There was one small downside though. As I mentioned in earlier posts, the “high heels” on my new snowshoes are awesome at aiding you climb steeper sections. There was something cathartic about reaching the peak and ceremoniously flipping them back down flat. “It’s all downhill from here!” Except now I was into this new-to-me route in the Dam Mountain loop. It wasn’t a particularly steep descent off the backside of the peak… but it had lots of fresh loose powder. For a little while, I forgot I was in a race, and waited patiently behind an older lady as she gingerly picked her way down. Then I remembered, exclaimed “sorry”, and took off past her in a flurry of powder and sweat. Not 20m later, I was skidding on my arse through virgin snow as my reward. Oh well – it helped cool me off a bit. Then came the downside… this Dam Mountain Loop has ascent in it! As it comes back to rejoin the main trail, it has some elevation to reclaim. Having mentally checked out of “the up bits”, this was a bit of a demoralising realisation. No matter though. We were in the guts of a low cloud, and I put my head down and dug in.
The event is well organised and there were probably a dozen or so marshalls at strategic points whooping and encouraging you on, as well as pointing you in the right direction. As is common in BC’s ski resorts, they mostly had Australian or UK accents. Students or world-travellers enjoying what BC has to offer and getting a little pin money while they’re at it. Almost at the peak, one particularly enthusiastic supporter had been cheering on the older lady and assuring her she was nearly there. When I got to her, I put on my best straight face and calmly asked if this was the bus-stop for the return shuttle.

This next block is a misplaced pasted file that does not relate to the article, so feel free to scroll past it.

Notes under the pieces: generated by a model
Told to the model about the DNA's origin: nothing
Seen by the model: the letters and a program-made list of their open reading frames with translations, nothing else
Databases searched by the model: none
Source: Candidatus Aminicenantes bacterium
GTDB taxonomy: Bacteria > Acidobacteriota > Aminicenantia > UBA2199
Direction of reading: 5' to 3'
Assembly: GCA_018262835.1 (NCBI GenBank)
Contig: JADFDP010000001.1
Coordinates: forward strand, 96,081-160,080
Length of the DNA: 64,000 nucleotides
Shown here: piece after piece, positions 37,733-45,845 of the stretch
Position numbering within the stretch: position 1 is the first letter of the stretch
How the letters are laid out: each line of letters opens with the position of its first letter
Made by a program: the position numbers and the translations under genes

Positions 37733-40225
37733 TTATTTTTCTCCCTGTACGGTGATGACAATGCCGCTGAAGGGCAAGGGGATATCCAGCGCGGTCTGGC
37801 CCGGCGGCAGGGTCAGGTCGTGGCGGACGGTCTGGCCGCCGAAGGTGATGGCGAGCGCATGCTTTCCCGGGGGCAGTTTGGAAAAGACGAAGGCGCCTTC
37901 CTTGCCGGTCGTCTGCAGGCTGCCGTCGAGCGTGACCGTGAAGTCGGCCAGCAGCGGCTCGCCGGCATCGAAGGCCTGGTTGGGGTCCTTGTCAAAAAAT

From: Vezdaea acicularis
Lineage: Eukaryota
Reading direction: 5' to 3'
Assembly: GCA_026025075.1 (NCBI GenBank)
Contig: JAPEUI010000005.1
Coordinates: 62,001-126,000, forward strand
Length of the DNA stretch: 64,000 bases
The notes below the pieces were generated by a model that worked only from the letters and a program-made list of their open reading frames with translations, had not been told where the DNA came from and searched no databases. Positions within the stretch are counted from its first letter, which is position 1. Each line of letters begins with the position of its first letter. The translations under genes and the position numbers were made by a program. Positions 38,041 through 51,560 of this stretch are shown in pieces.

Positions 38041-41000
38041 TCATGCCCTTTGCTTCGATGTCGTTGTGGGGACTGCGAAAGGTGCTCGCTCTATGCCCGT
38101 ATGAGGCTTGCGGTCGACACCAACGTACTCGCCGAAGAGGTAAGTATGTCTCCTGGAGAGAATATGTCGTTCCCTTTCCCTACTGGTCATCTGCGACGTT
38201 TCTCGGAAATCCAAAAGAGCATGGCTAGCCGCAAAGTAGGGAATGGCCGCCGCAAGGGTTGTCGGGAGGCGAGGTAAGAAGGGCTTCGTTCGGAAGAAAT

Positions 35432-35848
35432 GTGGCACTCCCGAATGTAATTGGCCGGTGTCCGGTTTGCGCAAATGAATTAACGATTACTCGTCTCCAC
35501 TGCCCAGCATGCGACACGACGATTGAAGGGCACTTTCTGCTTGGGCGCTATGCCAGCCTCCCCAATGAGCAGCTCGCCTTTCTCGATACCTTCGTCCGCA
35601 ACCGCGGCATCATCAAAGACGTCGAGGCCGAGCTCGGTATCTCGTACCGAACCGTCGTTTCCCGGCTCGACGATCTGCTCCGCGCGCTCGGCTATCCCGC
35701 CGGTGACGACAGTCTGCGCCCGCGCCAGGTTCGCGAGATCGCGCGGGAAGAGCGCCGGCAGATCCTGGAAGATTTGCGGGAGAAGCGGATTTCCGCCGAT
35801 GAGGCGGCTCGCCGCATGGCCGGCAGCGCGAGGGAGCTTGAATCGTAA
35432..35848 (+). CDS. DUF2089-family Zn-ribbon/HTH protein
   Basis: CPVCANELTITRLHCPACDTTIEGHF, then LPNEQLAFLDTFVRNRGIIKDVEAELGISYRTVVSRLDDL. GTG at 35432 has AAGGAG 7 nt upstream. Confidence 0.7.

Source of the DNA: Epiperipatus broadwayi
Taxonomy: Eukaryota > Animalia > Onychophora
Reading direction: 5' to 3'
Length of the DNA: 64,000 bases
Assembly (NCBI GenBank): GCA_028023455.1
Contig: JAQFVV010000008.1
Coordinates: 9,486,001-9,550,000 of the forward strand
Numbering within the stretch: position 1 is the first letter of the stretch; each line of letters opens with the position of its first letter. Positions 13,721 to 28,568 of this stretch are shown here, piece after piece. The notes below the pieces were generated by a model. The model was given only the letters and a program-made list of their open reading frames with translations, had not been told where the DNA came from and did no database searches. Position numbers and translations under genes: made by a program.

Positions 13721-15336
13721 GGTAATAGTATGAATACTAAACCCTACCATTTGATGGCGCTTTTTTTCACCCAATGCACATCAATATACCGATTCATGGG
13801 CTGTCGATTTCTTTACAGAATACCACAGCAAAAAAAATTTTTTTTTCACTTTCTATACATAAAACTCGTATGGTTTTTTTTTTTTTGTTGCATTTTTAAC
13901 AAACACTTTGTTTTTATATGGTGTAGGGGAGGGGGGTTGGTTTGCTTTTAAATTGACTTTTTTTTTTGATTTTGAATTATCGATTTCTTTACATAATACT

There were only 69 entrants in all, which looking at previous years’ results seems par for the course. There were prizes for each age group, and extra prizes for “best dressed”. This guy won one of the two prizes … for being best undressed! The other (bending over) didn’t quite go so far, and wore a pair of cut-off denim shorts and a particularly dodgy red vest. As well as being best (un)dressed, the guy in tights was also fastest in his age group.
I managed to put in a bit of running on the return leg, despite the hiking boots, and so in spite of the addition of the Dam Mountain Loop section, I actually managed a time that was easily 5 minutes faster than my previous best SSG time. Despite telling myself I was there for the experience not to race per se… I couldn’t help a sprint finish and burning off 3 other competitors with the finish line well in sight. So I wasn’t last either!
The best prize – available to everyone – was the full cooked breakfast in the comfy Altitudes Restaurant after the race. There was plenty of scrambled eggs and crispy bacon, as well as some quite zingy ginger and carrot juice concoction. I quaffed a litre of Whistler Water (one of the sponsors), and managed to studiously avoid the pancakes and rather delicious-looking potato chunks. There were some random prizes for entrants, based on your bib number, and Mrs E (who was very leery of even entering the race) managed to snag a pretty cool Molsons Canadian ’67 T-shirt (they were also a sponsor).
As we left, I realised I’d not had a hot drink, and managed to acquire two Earl Grey “Mighty Leaf” tea-bags on my way out. This brand is definitely better than average… though still not sufficiently so to justify the high prices charged for tea in such places. I suppose it might be considered stealing, since I had no intention of making tea right then. However, I figured after my busy morning, and given that the breakfast was fundamentally free… I’d bloody well earned them!
Would I do it again? Hell yes!